So for example, the boom in financial assets that ended in 1967 led to a reversal in the cycle until tangible assets became overvalued in 1981. The cycle reversed again, and financial assets boomed until the popping of the dot-com bubble in 2000. We are still in the cycle favoring tangible assets, but there is no way to predict when it will end. We know it will end when tangible assets become overvalued, but as John and I explain in The Money Bubble, we are not even close to that moment yet.
You cite the "shrinking trust horizon" as one of the long-term factors that will drive gold higher. Can you explain?
Yes, this is an important point that we make. Our economy, and indeed, our society, is based on trust. We expect the bread we buy from a baker or the gasoline we buy for our car to be reliable. We expect our money on deposit in a bank to be safe. But if we find the baker is putting sawdust in our bread and governments are using depositor money to bail out banks, as happened in
An erosion of trust means that people are less willing to accept the counterparty risk that comes with financial assets, so the erosion of trust occurs during financial busts. People as a consequence move their wealth into tangible assets, be it investments in tangible things like farmland, oil wells, or mines, or in tangible forms of money, which of course means gold.
Obviously, gold has been in a painful slump since the summer of 2011. What near-term catalysts--let's say in 2014--could wake it from its slumber?
We have to put 2013 into perspective, because portfolio management is a marathon, not a 100-meter sprint. Gold had risen 12 years in a row prior to last year's price decline. And even after last year, gold has appreciated 13% per annum on average, making it one of the world's best-performing asset classes since the current financial bust began with the popping of the dot-com bubble.
Looking to the year ahead, there are many potential catalysts, but it is impossible to predict which event will be the trigger. The derivatives time bomb? Failure of a big bank? The sovereign debt crisis returns to the boil? The Japanese yen collapses? It could be any of these or something we can't even imagine. But one thing is certain: as long as central banks continue their present money-printing ways, the price of gold will rise over time to reflect the debasement of national currencies. The gold price might not jump to its fair value immediately because of government intervention, but it will rise eventually and inevitably.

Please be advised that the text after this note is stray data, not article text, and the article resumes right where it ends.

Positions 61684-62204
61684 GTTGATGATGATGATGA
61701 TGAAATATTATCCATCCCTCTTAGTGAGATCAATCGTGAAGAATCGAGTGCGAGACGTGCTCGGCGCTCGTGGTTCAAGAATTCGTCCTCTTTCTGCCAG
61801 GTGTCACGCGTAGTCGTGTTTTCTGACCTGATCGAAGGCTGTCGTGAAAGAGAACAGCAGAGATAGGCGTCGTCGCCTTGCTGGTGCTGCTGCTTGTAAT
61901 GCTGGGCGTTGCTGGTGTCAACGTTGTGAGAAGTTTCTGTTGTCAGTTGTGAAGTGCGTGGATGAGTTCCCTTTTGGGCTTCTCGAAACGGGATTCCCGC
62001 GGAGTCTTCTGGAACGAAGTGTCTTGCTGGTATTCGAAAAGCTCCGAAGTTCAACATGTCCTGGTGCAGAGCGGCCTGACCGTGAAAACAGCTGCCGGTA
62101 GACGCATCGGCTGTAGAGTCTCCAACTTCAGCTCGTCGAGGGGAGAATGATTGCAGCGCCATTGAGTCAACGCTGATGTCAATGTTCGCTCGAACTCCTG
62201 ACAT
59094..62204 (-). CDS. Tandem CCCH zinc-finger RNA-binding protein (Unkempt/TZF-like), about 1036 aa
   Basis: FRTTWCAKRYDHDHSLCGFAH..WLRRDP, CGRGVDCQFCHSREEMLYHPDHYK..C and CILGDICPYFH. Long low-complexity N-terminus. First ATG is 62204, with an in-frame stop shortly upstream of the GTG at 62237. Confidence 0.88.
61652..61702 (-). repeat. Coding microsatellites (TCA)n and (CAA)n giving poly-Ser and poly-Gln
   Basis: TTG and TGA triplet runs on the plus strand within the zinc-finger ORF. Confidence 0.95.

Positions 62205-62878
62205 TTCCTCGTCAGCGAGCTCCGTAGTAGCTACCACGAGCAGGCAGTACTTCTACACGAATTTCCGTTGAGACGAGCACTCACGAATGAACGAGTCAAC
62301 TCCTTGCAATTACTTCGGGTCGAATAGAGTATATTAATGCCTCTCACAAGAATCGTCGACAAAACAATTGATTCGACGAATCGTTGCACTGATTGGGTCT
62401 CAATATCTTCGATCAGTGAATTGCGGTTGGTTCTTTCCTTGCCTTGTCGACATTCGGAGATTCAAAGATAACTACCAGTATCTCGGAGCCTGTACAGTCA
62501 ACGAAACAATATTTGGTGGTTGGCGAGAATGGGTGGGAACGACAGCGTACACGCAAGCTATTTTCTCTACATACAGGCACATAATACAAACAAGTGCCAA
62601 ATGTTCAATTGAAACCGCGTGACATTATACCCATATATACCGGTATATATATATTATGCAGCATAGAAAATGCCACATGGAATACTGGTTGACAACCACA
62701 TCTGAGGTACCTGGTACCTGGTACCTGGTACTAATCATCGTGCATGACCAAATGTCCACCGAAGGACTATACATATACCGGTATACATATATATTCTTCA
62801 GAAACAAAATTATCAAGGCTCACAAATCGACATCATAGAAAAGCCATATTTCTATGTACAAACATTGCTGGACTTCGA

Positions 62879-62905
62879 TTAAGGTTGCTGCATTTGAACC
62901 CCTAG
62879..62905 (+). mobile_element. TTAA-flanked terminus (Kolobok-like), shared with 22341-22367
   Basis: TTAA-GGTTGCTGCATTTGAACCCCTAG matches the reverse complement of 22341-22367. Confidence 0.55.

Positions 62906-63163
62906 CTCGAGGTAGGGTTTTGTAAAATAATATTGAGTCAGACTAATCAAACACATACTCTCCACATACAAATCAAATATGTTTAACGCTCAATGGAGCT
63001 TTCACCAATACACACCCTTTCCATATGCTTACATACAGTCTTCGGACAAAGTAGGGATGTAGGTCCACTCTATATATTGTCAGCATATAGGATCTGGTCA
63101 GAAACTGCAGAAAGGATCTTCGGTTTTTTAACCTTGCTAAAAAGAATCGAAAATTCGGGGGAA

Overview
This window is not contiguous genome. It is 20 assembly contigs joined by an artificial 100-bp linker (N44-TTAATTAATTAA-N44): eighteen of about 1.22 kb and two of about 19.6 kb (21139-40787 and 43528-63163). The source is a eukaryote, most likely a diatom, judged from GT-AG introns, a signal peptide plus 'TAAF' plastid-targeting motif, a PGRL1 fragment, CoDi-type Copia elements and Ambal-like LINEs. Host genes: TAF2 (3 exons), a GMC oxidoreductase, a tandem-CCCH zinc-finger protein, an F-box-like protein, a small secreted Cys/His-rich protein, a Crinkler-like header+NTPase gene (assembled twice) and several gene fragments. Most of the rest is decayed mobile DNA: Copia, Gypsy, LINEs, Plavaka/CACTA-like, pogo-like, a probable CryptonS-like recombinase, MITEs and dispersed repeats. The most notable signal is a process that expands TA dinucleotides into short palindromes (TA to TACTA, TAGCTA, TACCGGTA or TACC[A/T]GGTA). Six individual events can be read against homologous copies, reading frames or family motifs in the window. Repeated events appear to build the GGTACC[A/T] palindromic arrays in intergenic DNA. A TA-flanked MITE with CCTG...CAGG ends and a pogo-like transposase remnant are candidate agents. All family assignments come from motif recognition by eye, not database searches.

So the most important thing to keep in mind is the money printing that pretty much every central bank around the world is doing. The central bankers have given it a fancy name--"quantitative easing." But regardless of what it is called, it is still creating money out of thin air, which debases the currency that central bankers are supposed to be prudently managing to preserve the currency's purchasing power.
Money printing does the exact opposite; it destroys purchasing power, and the gold price in terms of that currency rises as a consequence. The gold price is a barometer of how well--or perhaps more to the point, how poorly--central bankers are doing their job.
Governments have been debasing currencies since the Roman denarius. Why do you expect the consequences of this particular era of debasement to be so severe?